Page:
In-depth reviews

Land Rover Defender review – engine, gearbox and technical highlights

The Defender’s diesel engine range has already been entirely replaced with impressive new i6 units. Petrols and a plug-in make up the rest

Despite it only being on sale for less than a year, Land Rover has gone about completely changing the Defender’s engine range, ditching all four-cylinder diesels for a set of replacement sixes, and introducing the plug-in hybrid powertrain from the Range Rover and Range Rover Sport. These join the existing four- and six-cylinder petrol engines, and all are now mild-hybrid except for that base four-cylinder petrol.

The bulk of UK sales are expected to be made up by the six-pot diesels, which are available in D200, D250 and D300 variants. Peak power in each is relevant to the model name, and torque is rated at 369, 420 and 480lb ft available as low as 1250rpm. As well as the obvious power and torque benefits of the larger engines, they’re also smoother, more refined and marginally more fuel efficient.

The P300 four-cylinder petrol is the least suited to the Defender, as it can struggle to move the considerable mass without feeling overwhelmed, and the 297bhp turbo unit suffers from the same issues as seen in other applications, namely its poor calibration to the transmission and general lack of refinement.

The P400 mild-hybrid is a better trade-off if you’re just not interested in a diesel option, with the 3-litre unit featuring both a conventional twin-scroll turbocharger and a 48V electric supercharger. Combined, these two elements produce 394bhp and 406lb ft of torque, making this the most powerful series-production Defender in its history. There’s also a belt-integrated starter motor in lieu of an alternator, with a 48V lithium-ion battery that stores recuperated energy as the car slows.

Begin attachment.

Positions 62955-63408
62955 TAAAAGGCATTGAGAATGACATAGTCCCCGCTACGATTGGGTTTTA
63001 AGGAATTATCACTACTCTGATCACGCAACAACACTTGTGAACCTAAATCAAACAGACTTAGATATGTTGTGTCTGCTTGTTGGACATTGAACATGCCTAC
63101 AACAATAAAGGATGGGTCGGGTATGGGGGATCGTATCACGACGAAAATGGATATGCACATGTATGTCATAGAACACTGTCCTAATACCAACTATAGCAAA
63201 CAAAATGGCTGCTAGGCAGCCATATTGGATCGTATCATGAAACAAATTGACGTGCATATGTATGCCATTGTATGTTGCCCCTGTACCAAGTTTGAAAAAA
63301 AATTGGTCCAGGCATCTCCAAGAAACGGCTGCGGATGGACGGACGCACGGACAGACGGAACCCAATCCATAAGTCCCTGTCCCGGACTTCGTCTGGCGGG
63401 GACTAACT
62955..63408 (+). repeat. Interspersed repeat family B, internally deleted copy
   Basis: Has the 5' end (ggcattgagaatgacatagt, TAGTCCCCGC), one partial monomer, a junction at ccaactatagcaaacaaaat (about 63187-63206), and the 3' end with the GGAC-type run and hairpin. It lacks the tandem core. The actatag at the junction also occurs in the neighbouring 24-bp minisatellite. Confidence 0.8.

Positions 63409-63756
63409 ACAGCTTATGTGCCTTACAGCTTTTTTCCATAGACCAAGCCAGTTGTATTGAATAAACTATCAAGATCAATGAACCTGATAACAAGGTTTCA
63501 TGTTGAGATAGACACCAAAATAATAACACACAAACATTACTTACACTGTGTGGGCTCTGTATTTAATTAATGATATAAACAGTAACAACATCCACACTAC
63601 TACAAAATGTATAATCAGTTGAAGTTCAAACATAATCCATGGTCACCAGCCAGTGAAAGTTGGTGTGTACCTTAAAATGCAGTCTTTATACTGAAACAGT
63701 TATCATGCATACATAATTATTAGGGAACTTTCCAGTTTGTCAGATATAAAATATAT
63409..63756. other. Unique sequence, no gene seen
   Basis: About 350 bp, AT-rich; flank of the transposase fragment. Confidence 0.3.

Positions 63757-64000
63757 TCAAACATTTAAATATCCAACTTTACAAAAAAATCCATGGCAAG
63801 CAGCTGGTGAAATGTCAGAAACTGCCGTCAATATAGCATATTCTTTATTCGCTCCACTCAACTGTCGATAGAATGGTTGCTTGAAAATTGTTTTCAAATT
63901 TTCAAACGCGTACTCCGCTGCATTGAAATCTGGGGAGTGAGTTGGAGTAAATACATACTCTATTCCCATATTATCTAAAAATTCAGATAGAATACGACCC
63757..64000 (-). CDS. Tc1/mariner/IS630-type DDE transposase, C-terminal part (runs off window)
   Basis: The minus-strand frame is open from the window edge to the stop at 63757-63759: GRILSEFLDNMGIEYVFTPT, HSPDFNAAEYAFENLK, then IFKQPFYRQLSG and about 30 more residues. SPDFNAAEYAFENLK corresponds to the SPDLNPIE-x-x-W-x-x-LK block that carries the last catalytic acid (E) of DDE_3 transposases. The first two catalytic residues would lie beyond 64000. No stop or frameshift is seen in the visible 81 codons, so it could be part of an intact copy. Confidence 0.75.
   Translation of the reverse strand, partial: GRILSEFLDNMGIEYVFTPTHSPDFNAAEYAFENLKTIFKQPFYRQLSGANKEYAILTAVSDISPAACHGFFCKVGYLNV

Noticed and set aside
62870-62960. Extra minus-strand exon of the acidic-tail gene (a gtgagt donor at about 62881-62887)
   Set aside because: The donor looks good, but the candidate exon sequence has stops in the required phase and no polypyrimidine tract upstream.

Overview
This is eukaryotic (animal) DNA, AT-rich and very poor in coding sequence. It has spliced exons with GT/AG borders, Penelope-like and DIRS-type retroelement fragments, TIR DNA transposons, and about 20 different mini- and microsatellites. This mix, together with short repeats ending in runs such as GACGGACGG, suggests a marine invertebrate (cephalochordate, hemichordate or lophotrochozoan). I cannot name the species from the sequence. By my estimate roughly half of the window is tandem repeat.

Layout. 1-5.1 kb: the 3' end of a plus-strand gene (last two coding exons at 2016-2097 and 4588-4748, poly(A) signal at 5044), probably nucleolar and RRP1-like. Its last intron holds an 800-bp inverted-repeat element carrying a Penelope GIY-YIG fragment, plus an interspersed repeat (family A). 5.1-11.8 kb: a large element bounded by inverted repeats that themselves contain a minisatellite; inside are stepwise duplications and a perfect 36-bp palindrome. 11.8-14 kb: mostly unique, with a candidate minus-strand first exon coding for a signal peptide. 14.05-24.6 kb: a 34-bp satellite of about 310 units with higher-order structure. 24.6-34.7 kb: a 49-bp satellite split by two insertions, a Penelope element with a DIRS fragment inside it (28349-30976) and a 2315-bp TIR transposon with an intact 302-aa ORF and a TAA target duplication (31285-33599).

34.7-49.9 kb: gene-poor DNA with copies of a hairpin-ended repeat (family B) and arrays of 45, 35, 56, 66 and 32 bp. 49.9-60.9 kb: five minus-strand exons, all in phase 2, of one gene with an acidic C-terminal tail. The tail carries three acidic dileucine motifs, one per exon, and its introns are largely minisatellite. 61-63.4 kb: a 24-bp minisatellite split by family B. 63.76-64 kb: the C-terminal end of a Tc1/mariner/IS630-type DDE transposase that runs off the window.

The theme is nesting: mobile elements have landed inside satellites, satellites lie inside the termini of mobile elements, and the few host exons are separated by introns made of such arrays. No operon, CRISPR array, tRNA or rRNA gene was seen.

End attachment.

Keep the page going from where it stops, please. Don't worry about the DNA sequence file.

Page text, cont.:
Finally, later this year Land Rover will begin production of the P400e plug-in hybrid, and although we’re yet to try the system in the new Defender, it's impressively refined and just about powerful enough to overcome the extra weight gain in its other JLR applications. Drive in all models is via an eight-speed ZF automatic gearbox, with twin-speed transmissions providing both high and low ratios, the latter for towing and off-road fun.

These different powertrain options are then connected to the most technologically advanced Defender yet. Built on an all-new aluminium monocoque chassis Land Rover calls internally D7x, the new Defender is available as a three-door 90 or five-door 110, as well as a commercial vehicle. The 110 is available with three seating configurations: five, six, or a five + two, with the 90 limited to a maximum of half a dozen seats. Beneath Gerry McGovern’s design is the full complement of technical kit to take the Defender anywhere it cares to go. There’s a two-speed transfer ’box within the eight-speed auto, centre- and rear-locking differentials and, of course, permanent four-wheel drive.

Independent multi-link double wishbone suspension is fitted at the front, with an integral link axle at the rear, while air suspension is standard across the 110 range, with the X model also featuring as standard an electronic differential, Terrain Response 2, configurable terrain response – think driver modes for sports cars but for a car designed for bog snorkelling rather than lap times – and all-terrain progress control (an off-road cruise control system).

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